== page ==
GMC, Gadsden kick off GROW Gadsden Plan


Photo: City of Gadsden Mayor Craig Ford stands by the Coosa River, across from City Hall. Ford spoke on his intentions to encourage riverfront development in Gadsden along the Coosa. (Emma Kirkemier/Messenger)

By Emma Kirkemier, News Editor

City of Gadsden officials and Goodwyn Mills Cawood representatives publicly launched the GROW Gadsden Comprehensive Plan public planning process to over 130 attendees on March 14 at The Venue at Coosa Landing.

“A comprehensive plan is a vision for what you want the city to be and a roadmap of how to get there,” said Urban Planner Corey Sosebee of Goodwyn Mills Cawood, the architecture and engineering firm responsible for creating the plan.

Sosebee explained that while the process will take about 10-12 months, citizen feedback is crucial at every stage.

“Our company mission is about building communities,” he said. “We want to try to plan in a way and provide resources for your city to build stronger communities, and that’s the heart of what we’re doing.”

GMC staff asked residents present at the meeting to draft a “vision statement” for the city.

Several entries mentioned offering new and affordable housing, encouraging riverfront development, revitalizing historic neighborhoods and buildings, addressing blighted properties, promoting city unity and “leveraging” Gadsden’s natural resources and quality of life. Most contributions mentioned population growth and retention.

In response, City of Gadsden Mayor Craig Ford outlined a few of his plans for ambitious development, including plans to reroute Highway 411 through what is now First Street and plans to relocate City Hall and market its current property for hotel development.

Ford also announced city bids to contract out demolition of nuisance-abated houses in Gadsden, allowing the city’s building department to move forward in the future without a cumbersome backlog.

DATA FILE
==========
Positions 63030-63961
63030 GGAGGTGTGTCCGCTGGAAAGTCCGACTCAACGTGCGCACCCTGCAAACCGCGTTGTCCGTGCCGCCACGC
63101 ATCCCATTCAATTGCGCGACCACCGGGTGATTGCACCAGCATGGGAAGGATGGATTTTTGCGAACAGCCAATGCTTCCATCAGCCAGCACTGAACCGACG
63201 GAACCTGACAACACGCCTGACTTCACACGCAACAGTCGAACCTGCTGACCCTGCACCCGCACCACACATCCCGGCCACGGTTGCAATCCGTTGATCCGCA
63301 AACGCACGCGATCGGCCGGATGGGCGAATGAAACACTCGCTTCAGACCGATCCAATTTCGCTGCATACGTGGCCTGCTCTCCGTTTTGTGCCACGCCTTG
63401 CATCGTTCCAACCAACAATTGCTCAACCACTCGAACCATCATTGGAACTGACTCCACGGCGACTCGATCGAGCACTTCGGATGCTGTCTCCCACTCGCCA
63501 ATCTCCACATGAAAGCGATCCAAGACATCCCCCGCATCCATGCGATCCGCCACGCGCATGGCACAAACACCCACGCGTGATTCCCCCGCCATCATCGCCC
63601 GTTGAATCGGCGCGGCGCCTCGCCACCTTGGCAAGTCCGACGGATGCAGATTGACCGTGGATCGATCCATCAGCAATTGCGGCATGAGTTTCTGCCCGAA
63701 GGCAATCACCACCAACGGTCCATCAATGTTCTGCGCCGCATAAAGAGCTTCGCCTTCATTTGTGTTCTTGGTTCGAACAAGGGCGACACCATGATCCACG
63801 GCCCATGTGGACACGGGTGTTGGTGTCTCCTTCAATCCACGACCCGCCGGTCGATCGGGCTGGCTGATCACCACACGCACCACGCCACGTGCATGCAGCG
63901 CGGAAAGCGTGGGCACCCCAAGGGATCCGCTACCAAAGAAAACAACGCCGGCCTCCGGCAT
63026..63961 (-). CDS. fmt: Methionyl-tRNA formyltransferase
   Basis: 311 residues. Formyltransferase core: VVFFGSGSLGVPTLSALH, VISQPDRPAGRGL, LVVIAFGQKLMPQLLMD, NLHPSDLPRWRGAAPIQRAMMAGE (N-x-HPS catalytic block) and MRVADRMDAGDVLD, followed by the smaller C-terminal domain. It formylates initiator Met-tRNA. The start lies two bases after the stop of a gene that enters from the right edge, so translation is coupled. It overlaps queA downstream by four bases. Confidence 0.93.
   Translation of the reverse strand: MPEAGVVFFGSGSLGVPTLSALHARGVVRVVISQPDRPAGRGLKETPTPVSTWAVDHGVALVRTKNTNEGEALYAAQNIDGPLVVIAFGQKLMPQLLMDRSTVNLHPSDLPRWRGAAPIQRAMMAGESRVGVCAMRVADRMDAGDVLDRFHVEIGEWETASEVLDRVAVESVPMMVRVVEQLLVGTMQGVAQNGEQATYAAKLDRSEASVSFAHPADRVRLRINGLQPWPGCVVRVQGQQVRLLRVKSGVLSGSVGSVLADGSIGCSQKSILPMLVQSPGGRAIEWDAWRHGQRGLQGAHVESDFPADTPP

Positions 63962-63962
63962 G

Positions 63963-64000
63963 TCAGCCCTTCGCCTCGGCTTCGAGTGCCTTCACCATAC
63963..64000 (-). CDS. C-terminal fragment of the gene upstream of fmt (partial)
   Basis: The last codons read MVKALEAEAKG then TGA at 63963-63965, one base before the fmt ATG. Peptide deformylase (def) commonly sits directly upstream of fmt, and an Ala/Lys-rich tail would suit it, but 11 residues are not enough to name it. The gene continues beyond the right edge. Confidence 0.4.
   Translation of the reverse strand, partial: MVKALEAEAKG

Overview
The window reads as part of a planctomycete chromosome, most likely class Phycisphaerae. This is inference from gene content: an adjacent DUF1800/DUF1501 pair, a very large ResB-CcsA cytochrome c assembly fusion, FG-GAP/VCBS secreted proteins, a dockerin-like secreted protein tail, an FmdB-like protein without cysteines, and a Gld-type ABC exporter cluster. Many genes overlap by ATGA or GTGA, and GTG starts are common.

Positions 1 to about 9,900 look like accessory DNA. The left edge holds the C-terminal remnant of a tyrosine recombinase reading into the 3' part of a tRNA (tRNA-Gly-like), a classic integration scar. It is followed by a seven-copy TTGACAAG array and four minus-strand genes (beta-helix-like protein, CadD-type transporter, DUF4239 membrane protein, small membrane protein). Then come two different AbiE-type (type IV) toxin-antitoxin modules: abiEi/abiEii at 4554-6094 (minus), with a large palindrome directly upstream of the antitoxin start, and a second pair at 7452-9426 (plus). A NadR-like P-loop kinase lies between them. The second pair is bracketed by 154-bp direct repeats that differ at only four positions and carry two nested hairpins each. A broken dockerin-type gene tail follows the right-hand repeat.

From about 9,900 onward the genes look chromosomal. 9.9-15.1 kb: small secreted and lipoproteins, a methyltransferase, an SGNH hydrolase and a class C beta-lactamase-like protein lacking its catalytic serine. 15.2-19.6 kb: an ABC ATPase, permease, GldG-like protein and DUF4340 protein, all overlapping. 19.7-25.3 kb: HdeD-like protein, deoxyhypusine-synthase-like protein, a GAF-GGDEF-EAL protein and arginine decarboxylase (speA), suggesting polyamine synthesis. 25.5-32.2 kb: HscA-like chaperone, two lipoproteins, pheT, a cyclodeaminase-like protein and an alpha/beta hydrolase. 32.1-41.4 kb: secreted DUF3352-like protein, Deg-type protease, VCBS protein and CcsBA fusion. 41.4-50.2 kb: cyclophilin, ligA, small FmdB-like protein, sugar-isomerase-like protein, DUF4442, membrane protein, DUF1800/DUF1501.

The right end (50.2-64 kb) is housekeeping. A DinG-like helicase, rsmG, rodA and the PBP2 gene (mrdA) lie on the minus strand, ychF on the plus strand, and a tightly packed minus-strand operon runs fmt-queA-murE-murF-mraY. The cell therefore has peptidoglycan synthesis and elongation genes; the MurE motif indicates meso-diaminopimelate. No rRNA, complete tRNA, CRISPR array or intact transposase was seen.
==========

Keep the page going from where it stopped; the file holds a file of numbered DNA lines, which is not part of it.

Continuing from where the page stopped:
“Please stay in tune with this (planning process),” Ford said. “This is a roadmap for the next administrations down the road, 10, 15, 20 years. What you do is you get this master plan and then you continue to modify it as you grow.”

City of Gadsden Chief of Staff Brett Johnson explained that the city is in the midst of a traffic study that will determine the feasibility of potentially rerouting Highway 411.

“We met with US Department of Transportation and State Department of Transportation officials, and they have not said it’s impossible,” Johnson said. “Right now we’re undergoing a feasibility study. We’ve contracted with a traffic study firm that does that specifically.”

The firm in question is Volkert, Inc., the Alabama-based engineering company that recently conducted the Gadsden traffic study that enabled the Eastern Connector project for I-759.

“They will study every street miles and miles out from the radius, because naturally people will change how they travel to and from different places,” Johnson said. “We want to make sure we don’t have any adverse negative effects that we’re not thinking about. That (study) will give us a big leg up when we can go back to the transportation officials to say, ‘Look, we’ve done the scientific, objective study, and that scientific study showed that the benefits outweigh the costs.’ At least that’s what we hope it shows.”

Johnson was encouraged by the event’s turnout and hopes to see continued citizen participation in the planning process.
“It shows me that people care,” he said. “That’s the worst thing that could happen, is people stop caring about what the future of Gadsden holds. So if 100-something people can show up on a busy weeknight, it proves that they care and they still believe there’s hope for turning around that population decline.”

Citizens can find the GROW Gadsden survey at

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